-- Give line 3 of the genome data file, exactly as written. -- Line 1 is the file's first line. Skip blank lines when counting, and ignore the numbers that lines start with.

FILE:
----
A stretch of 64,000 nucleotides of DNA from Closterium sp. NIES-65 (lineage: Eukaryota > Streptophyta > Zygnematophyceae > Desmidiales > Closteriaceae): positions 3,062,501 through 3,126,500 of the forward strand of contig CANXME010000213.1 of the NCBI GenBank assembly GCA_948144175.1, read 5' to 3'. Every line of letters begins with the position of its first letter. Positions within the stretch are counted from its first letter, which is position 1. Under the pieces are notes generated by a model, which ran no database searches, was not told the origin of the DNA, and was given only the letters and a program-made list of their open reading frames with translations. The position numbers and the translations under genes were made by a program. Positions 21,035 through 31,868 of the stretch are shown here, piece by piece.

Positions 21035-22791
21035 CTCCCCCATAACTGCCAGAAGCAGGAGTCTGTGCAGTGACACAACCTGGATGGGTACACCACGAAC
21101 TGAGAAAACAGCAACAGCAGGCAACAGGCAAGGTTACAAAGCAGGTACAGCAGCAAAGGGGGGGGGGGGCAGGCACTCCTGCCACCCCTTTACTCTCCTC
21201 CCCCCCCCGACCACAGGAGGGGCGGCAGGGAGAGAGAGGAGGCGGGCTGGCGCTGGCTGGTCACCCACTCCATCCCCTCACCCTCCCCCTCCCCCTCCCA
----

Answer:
21035 CTCCCCCATAACTGCCAGAAGCAGGAGTCTGTGCAGTGACACAACCTGGATGGGTACACCACGAAC